GuestColumn: Libraries + E-books
We have witnessed rapid changes in how we live our lives in the past two decades. Each time we begin to be comfortable with new ways of doing things, the next new thing comes along and challenges us to adapt. Our somewhat unsettling experience with new technology springs from wanting everything to work smoothly—no glitches, our machines performing exactly the way we expect. When we are moving through periods of rapid change, we feel much more in a state of flux.
It is through this lens that I view our current state in relation to e‑books and libraries. Recently, the leadership of the American Library Association (ALA) met with senior management from several large publishing houses. Some of them allow libraries to purchase and own their e‑books (Random House; Perseus). Some of them are not making their e‑books available to libraries (Macmillan; Simon and Schuster). And some are somewhere in the middle (Penguin, until recently; and Harper–Collins with its "26 circulations" loan cap model). In all of our meetings with the publishing executives (all of the aforementioned except HarperCollins), we found that for those not making their e‑books available through libraries, the sticking point was identifying a business model that protected their digital editions from piracy and loss of sales. These are understandable concerns.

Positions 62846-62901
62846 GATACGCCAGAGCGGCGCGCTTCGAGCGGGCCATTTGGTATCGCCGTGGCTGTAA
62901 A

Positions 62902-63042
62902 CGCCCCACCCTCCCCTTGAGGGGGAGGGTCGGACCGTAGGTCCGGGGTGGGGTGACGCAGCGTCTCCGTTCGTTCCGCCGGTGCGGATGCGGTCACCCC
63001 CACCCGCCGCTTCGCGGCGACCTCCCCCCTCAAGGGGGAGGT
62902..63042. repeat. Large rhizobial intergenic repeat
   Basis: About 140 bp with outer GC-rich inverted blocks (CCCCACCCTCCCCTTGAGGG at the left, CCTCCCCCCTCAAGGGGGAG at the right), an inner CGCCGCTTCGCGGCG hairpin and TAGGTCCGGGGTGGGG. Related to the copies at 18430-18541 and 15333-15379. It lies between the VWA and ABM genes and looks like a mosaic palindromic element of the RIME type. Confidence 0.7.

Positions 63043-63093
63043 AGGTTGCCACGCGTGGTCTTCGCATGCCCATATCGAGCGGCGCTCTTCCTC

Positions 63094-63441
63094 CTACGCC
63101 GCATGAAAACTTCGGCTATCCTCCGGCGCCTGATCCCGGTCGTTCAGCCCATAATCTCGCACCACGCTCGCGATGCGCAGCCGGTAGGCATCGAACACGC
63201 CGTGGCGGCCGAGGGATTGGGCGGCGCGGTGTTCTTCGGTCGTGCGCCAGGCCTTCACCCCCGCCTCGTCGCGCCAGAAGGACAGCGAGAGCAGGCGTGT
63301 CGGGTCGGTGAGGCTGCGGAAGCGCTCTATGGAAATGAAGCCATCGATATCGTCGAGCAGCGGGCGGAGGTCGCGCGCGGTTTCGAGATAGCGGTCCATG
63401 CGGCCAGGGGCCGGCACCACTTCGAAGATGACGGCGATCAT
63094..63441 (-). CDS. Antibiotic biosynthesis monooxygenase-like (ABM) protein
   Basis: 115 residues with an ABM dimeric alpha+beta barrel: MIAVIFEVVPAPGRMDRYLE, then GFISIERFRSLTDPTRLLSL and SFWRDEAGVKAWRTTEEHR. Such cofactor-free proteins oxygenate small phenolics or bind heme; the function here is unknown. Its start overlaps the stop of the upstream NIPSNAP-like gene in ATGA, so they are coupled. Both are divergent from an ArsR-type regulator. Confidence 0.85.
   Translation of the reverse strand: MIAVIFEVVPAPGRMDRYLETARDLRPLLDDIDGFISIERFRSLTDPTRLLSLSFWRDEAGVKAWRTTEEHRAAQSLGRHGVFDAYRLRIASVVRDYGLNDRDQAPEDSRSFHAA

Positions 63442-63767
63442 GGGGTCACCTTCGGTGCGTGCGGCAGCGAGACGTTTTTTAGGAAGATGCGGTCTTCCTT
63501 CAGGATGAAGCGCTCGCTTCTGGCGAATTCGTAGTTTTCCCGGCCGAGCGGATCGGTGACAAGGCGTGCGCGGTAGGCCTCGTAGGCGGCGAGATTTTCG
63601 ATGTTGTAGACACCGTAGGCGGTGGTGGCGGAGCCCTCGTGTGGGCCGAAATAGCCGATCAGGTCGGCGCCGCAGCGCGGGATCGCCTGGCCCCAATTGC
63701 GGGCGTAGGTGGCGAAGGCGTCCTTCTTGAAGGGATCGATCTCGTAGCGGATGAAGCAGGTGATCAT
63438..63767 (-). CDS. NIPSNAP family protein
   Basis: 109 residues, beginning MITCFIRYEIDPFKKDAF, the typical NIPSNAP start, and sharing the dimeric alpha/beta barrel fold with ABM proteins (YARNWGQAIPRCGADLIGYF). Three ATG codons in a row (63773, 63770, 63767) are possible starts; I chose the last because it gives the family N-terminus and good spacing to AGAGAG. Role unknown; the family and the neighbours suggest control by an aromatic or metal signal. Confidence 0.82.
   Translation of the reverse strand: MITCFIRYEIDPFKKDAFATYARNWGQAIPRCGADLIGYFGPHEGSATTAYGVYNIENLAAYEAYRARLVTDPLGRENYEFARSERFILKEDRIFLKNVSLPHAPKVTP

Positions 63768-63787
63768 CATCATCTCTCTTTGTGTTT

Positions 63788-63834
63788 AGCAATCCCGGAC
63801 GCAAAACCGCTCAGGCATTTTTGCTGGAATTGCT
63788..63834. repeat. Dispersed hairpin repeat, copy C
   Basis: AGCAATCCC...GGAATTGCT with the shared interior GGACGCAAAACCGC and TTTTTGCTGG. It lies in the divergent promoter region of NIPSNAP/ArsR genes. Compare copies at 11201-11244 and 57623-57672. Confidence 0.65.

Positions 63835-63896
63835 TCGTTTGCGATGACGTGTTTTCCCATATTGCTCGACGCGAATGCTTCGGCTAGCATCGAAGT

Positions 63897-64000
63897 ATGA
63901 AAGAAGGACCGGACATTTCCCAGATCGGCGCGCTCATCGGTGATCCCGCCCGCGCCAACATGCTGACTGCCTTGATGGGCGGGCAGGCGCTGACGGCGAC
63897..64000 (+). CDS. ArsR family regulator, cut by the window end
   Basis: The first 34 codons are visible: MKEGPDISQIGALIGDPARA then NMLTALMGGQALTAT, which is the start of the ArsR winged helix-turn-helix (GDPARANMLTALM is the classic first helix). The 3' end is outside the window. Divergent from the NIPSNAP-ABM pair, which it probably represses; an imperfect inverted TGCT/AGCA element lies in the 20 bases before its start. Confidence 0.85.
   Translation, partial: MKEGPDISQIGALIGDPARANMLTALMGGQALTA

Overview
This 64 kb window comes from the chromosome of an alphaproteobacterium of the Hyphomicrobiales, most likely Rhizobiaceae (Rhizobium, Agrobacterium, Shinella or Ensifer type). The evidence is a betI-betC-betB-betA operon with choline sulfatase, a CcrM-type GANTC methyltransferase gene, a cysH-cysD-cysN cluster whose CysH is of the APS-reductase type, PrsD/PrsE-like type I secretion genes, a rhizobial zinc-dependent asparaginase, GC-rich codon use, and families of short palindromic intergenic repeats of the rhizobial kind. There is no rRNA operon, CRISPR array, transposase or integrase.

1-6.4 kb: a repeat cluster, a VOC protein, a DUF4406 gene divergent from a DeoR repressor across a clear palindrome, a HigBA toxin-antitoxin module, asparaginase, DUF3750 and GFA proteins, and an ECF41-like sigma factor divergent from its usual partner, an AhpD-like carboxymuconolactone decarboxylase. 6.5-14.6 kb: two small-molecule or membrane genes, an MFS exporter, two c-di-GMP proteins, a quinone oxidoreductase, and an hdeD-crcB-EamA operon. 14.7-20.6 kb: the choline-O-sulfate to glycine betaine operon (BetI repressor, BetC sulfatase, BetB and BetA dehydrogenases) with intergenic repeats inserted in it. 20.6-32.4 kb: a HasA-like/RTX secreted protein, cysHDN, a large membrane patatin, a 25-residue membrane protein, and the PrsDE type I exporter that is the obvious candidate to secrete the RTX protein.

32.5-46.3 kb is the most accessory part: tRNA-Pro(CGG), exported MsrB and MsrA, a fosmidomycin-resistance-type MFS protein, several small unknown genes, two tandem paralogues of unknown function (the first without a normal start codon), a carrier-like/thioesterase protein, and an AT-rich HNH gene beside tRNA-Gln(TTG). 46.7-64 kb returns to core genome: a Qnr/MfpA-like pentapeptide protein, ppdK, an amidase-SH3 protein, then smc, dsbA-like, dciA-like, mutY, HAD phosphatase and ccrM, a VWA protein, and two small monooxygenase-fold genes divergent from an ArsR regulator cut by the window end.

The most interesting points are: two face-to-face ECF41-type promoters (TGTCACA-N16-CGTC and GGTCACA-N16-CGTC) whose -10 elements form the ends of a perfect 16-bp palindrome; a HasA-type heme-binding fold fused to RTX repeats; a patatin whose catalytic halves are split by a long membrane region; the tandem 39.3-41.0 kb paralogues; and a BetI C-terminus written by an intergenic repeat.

It is natural for us to be in a time of flux now. And it is natural for libraries and library leadership to be pushing for resolution to this situation—and the sooner the better. Publishers and libraries have been working together for a very long time. Our shared goal of putting authors and readers together is a powerful bond that will drive us to find solutions that work for both of us.
What's the value for finding a solution from the publishers' point of view? I can tell you the case I would make. Library sales, while not a huge part of sales of bestsellers, are nevertheless significant as libraries respond to demand and often purchase multiple copies of popular titles. (I remember when my own library ordered 100 pre-pub copies of Alex Haley's "Roots" decades ago; now that kind of ordering is much more common, particularly for large urban/suburban library systems.)